Monday 25 May 2015

Movie Review: Terms Of Endearment (1983)

A family life drama-comedy with spectacular acting performances by a dream cast, Terms Of Endearment is a masterpiece of authentic emotions.

In Texas, Aurora Greenway (Shirley MacLaine) has always been slightly paranoid and definitely overprotective of her only daughter Emma. Aurora was widowed at a young age, leaving her relationship with Emma as the one true connection in her life. When Emma (Debra Winger) grows into a young woman and decides to marry school teacher Flap Horton (Jeff Daniels), Aurora certainly does not approve, believing Flap to be unworthy. Around the same time, retired astronaut Garrett Breedlove (Jack Nicholson) moves into the house next door. A party-loving, womanizing and free-spirited bachelor, Garrett is a man denying his age.

Emma and Flap push ahead and get married anyway, and eventually start a family and move to Des Moines. As the years pass Aurora remains in close touch with her daughter, the two sharing their lives over frequent phone calls, and despite plenty of arguments and no shortage of agitation, their love and commitment to each other never wavers. Seeking physical closeness, Aurora finally works up the courage to start a relationship with Garrett, about 15 years after he became her neighbour. With three kids to raise and Flap's limited earning power causing a financial burden, Emma's marriage starts to seriously fray, and both she and Flap are subjected to extramarital temptations. The threat of another relocation and a serious illness are yet to come.

Directed and written by James L. Brooks in his directorial debut, and based on the Larry McMurtry book, Terms Of Endearment is a perfectly polished gem. For the full 131 minutes, not a scene is wasted, Brooks trusting his audience to keep up as the film gallops through the years using short, often funny and frequently poignant scenes. Chronicling the bond between Aurora and Emma from birth and through about 40 years of life, Brooks nails the ups and downs that define the unique cycles of frustration and happiness between mother and daughter, with undying love providing the sturdy foundation upon which two lives are lived.

Brooks' singular achievement is in creating uniquely memorable characters and then treating them with utmost realism. Aurora, Emma and Garrett are a simply unforgettable trio, three people living life on their own stubborn terms but yet behaving fully within the normal rules where selfishness, sacrifice and life's surprises require a steady stream of critical decisions. There are no heroics in Terms Of Endearment; just happiness and heartache generated by the life's little successes and failures.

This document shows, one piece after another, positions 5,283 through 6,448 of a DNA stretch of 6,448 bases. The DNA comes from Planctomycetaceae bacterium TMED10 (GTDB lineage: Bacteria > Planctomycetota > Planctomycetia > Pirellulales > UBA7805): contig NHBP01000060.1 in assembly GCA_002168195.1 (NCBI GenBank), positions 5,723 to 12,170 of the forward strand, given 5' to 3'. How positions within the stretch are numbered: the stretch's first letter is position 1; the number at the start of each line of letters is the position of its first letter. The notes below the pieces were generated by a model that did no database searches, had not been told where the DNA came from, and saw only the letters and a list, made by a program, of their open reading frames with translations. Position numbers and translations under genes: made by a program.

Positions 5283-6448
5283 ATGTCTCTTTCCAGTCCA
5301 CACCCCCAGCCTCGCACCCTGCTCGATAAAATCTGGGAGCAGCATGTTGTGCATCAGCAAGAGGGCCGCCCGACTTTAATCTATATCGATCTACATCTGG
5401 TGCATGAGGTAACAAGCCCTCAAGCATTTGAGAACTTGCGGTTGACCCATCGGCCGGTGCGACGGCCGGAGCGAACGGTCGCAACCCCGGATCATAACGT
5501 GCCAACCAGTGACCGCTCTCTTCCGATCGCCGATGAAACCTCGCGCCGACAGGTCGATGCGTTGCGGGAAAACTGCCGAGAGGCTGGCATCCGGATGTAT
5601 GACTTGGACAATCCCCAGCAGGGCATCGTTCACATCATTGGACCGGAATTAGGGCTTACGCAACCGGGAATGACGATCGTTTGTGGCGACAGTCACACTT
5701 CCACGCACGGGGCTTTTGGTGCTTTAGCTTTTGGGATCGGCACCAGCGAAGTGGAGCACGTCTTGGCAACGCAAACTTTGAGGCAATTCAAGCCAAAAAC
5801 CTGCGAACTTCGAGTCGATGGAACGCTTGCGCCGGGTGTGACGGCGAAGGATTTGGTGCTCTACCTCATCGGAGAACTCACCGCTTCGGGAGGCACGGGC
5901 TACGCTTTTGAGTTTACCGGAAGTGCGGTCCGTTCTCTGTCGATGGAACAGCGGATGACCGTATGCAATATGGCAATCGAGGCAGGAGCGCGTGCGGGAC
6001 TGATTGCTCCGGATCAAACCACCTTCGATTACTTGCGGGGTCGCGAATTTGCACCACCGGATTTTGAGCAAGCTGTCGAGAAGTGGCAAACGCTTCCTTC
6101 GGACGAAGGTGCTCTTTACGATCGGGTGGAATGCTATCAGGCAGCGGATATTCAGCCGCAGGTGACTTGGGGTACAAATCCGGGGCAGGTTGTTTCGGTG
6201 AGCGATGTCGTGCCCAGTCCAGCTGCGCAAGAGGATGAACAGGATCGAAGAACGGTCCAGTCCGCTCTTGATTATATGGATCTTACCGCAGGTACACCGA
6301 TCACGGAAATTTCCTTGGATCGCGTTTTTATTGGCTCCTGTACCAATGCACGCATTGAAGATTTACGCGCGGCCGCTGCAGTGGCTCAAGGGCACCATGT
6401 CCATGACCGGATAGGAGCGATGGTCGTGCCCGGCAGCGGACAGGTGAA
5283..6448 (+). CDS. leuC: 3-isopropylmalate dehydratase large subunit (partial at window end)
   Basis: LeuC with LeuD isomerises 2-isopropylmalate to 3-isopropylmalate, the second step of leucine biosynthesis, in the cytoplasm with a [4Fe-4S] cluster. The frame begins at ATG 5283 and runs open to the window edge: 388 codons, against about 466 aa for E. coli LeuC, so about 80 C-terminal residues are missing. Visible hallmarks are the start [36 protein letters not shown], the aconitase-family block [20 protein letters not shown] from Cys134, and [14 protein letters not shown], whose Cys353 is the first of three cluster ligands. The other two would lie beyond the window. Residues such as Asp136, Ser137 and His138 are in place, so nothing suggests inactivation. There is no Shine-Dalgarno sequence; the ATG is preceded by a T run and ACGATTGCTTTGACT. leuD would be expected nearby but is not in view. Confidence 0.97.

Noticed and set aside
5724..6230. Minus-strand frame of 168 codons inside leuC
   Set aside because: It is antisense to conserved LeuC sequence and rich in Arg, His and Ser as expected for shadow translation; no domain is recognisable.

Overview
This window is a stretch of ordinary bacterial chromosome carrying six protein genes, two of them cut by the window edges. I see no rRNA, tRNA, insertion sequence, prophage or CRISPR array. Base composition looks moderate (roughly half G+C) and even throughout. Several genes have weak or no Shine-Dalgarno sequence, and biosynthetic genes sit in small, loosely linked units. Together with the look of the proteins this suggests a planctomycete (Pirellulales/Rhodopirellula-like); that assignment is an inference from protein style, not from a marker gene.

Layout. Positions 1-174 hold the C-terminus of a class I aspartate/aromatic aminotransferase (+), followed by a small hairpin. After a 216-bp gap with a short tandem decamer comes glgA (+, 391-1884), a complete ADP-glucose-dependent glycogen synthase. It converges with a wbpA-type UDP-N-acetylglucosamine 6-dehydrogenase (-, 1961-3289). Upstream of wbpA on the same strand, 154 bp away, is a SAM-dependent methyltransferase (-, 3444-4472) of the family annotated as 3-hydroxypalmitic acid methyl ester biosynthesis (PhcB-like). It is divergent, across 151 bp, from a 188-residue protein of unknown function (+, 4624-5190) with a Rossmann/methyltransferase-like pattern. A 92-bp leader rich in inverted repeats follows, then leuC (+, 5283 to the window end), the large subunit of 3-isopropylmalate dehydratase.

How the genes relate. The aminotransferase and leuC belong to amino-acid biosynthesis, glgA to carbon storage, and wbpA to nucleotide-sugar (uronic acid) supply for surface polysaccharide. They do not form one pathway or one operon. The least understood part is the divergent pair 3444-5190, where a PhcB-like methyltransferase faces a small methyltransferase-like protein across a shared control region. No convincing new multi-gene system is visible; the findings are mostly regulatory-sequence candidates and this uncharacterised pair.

And because laughs and tears punctuate life's milestones, Brooks includes plenty of both. The emotions are always there, but even at the darkest moments they rarely veer towards exaggerated agitation. In a peak moment of frustration Aurora does let loose at a hospital nurse station, but it's a scene that is equally funny and heartbreaking, capturing a devoted mother willing to move mountains for her daughter.

Terms Of Endearment features astounding acting from the three principals. Shirley MacLaine and Jack Nicholson deliver some of their best work in their long and celebrated careers. MacLaine won the Best Actress Academy Award for what may have been her last great performance, bringing to life Aurora as a proud woman of the South dealing with the changing times and her own evolving needs. Nicholson took a step back from the madness and murderous urges that had began to define him after The Shining and The Postman Always Rings Twice, and nabbed the Best Supporting Actor Academy Award as Garrett the astronaut, a man determined to turn his past celebrity into a life of irresponsible pleasure.

And Emma was undoubtedly Debra Winger's finest on-screen moment. Winger celebrates Emma as a feisty woman full of love, laughter and a singular determination to meet life on her own terms while forging friendships, sharing every moment with Aurora and adoring and tolerating Flap in equal measures. It's a performance for the ages, and Winger was also nominated as Best Actress but lost out to MacLaine.

In addition to Daniels, Danny DeVito as Aurora's long-time admirer and John Lithgow as Emma's amorous banker round out the cast.

Towards the end of Terms Of Endearment, Emma and Aurora share a moment. It's a brief locking of the eyes, without a word being spoken, Winger and MacLaine pouring their characters into a few seconds representing a lifelong bond, a breathtaking ending, a sorrowful beginning, a heartfelt thank you, and the meaning of love itself. It's an unforgettable instant in an enduring treasure of a movie.

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